In the United States, TV and radio stations have to give the opportunity of equal airtime to all candidates. In that spirit, we thought we should show you [Jayden17’s] hack that puts Google Assistant into a Teddy Ruxpin. You can see the hacked bear do its thing in the video below.
Teddy was the best-selling toy for 1985 and 1986, and is still available, so over 30 years there are a lot of these hanging around. If you never looked at how they work, the original ones were quite simple. A cassette player routed one stereo channel to a speaker and used the other channel to control servo motors to move the mouth and eyes. The cassette was eventually replaced with a digital cartridge, and newer versions of Teddy only use two motors instead of the three in the original.
[Jayden17’s] bear was an original “Worlds of Wonder” bear which means it is from the 1985-1990 time period. If you have a newer bear, you might have to work things out a little differently. These bears often have stuck motors, which can be fixed and broken cassette mechanisms. The cassette isn’t used with this project, so that’s not a problem.
The real key to the project is an Arduino that listens to the audio coming in from a smartphone or other source and drives the motors. The project just uses a cable for the phone, although we would have been tempted to put a cheap Bluetooth receiver in there. However, because of the way it is set up, you could easily do that. You could also use a Raspberry Pi or even switch to Alexa. The Arduino doesn’t know anything about the source audio.
15 thoughts on “Teddy Ruxpin: Navigate To 143 Main Street”
I don’t understand the reference to electoral candidates at all…?
Well, in the US you have to give equal time on the air to all candidate (it is a little more complicated than that, but for our purposes that’s fine). We’ve talked about putting Alexa in Teddy before. So this time we were talking about putting Google in. Equal time for both candidates, figuratively speaking.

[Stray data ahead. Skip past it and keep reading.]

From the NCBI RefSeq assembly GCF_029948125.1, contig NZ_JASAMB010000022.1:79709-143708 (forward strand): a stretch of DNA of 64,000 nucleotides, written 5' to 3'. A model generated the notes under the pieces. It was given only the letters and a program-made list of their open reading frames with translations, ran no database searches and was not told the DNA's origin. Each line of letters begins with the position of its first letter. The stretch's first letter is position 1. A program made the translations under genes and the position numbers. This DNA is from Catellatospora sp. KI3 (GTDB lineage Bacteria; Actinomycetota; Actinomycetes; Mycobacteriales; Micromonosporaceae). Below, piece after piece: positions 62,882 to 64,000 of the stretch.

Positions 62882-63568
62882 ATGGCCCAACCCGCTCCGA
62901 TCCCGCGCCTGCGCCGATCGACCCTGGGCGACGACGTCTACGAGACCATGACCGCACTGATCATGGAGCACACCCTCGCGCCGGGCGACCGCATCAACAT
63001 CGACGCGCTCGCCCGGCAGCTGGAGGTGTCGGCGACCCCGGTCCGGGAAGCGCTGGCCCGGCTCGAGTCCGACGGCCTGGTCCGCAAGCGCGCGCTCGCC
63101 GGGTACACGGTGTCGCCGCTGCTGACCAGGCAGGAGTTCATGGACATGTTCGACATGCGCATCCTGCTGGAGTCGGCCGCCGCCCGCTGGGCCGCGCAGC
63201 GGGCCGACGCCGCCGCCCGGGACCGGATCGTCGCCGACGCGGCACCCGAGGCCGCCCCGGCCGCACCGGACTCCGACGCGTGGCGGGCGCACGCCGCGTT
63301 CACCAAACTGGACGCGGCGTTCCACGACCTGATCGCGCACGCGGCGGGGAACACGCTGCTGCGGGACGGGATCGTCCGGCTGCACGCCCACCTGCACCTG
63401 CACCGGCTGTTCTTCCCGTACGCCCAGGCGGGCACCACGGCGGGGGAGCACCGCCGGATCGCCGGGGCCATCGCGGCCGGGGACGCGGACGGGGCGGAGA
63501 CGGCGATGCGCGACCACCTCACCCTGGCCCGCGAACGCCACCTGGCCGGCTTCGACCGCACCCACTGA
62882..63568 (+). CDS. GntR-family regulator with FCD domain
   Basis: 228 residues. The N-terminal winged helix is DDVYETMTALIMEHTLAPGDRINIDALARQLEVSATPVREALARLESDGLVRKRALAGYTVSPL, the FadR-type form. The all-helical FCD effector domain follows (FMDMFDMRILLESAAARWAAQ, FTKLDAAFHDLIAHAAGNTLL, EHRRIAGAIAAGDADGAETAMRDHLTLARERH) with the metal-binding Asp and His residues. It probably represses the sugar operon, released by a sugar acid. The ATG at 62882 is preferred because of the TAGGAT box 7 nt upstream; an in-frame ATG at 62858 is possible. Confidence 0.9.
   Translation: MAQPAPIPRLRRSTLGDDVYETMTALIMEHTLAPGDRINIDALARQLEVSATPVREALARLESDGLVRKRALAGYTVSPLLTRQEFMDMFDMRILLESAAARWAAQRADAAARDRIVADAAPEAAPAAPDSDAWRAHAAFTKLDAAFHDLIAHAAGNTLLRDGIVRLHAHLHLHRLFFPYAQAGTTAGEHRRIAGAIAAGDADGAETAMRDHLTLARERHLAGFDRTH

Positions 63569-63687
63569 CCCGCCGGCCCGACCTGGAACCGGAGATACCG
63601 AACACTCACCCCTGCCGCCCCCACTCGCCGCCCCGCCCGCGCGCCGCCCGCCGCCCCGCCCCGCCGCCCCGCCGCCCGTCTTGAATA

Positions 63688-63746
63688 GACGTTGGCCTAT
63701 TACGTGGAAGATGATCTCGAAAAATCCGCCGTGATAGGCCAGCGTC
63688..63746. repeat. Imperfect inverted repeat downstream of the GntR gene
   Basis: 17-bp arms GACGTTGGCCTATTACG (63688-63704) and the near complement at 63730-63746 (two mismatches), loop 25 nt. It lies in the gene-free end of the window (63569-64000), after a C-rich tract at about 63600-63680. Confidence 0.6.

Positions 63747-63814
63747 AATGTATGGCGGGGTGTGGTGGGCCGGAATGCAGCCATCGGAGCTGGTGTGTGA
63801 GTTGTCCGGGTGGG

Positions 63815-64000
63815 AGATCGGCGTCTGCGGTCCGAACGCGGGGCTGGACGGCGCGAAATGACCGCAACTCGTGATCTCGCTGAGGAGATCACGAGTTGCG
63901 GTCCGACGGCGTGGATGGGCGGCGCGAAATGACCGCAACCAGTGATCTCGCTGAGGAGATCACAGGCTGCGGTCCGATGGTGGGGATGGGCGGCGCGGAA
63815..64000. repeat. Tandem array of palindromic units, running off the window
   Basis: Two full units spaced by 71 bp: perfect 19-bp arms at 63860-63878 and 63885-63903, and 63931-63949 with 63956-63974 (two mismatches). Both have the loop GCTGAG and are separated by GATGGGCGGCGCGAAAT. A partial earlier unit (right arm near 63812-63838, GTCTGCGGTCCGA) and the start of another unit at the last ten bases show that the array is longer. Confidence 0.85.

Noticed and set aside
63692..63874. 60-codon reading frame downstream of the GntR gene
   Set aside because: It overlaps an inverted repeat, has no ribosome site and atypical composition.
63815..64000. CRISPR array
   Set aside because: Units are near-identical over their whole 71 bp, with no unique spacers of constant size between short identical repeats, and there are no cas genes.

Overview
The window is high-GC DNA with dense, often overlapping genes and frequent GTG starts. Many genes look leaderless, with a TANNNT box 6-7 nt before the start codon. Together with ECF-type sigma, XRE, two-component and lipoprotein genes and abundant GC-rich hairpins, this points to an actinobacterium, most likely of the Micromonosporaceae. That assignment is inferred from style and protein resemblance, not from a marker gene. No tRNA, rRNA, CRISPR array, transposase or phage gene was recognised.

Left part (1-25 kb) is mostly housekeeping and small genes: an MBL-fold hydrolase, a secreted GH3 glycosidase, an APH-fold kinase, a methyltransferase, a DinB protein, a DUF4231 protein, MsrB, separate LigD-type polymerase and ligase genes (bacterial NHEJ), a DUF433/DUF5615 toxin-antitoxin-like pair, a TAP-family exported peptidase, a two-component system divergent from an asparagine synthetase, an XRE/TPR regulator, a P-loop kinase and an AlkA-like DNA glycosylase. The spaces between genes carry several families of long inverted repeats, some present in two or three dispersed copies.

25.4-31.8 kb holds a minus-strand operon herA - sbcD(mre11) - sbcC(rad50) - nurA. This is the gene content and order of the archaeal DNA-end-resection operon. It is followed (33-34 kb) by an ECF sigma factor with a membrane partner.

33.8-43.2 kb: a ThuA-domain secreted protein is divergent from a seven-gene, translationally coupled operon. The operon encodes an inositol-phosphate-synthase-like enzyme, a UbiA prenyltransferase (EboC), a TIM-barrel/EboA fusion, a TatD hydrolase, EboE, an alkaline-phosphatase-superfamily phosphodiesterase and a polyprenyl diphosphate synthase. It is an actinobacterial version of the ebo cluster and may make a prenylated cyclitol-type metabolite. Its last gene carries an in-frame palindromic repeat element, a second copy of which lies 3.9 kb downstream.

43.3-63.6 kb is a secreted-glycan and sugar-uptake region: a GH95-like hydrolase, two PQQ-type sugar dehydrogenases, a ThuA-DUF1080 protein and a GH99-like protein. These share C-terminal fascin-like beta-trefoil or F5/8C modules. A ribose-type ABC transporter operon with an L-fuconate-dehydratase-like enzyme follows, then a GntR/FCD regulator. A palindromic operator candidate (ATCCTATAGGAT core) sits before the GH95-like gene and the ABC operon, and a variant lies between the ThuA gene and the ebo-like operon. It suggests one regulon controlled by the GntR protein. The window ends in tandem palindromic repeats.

Blimey that’s obtuse – if you’d said something like ‘now google gets an equal hearing’ it would have been clearer.
People forget that the internet has an international audience and just assume everyone knows what we’re talking about.
I used to provide (limited) technical support to international, non-native English speaking customers, and I got in the habit of reviewing my communications with them specifically to make sure a foreign reader would understand what I was about to send.
Wait, what about smaller parties and individual candidates?
Could “Joe Shmoe of the Cheeze eating and crackers party” demand as much airtime as the larger parties?
“Equal time for both candidates, figuratively speaking.”
Emphasis on “figuratively speaking”.
There are a lot of qualifiers:
News coverage exempt Documentaries are exempt Etc.
If a tv station, publisher, whatever gives one politician airtime, it must OFFER an equal amount of to to opposing candidates AT THE SAME COST.
If airtime was free, opponents get equal amount of free time, if airtime was purchased, opponent must be able to buy equal amount of similar time for same price.
Politicians pay TOP rates for air time, print ads, etc.
Was this done before the release of the Google AIY voice kit for Raspberry Pi? That would seem a perfect fit for this project…
The AIY kit adjust been redone, the earlier version is on deep discount.
The earliest version on deep discount has some serious complaints about nonfunctional hardware/poor support from Google as well. Caveat emptor.
I think the Teddy Ruxpin toy was developed by a battery manufacturer, who wanted to sell a trainload of more batteries.
In practice equal air time is for from what the phrase suggests, IMO it’s statement that shouldn’t be use at all.
Teddy Ruxpin, meet FNAF…
With respect, why is everyone focusing on the opening paragraph of this article and not the actual subject matter at hand here? As for the project itself, it’s not surprising that someone’s done this because I know someone already put Alexa into a Teddy Ruxpin, although, I think that project was fully self contained and didn’t rely on a mobile phone. I can’t remember what hardware they used, probably a Raspberry Pi I’m thinking.
This is awesome on so many levels! I have been following your blog for a bit. I have learned so much. I’m now trying to learn to code and hash! Something that is completely foreign to me!
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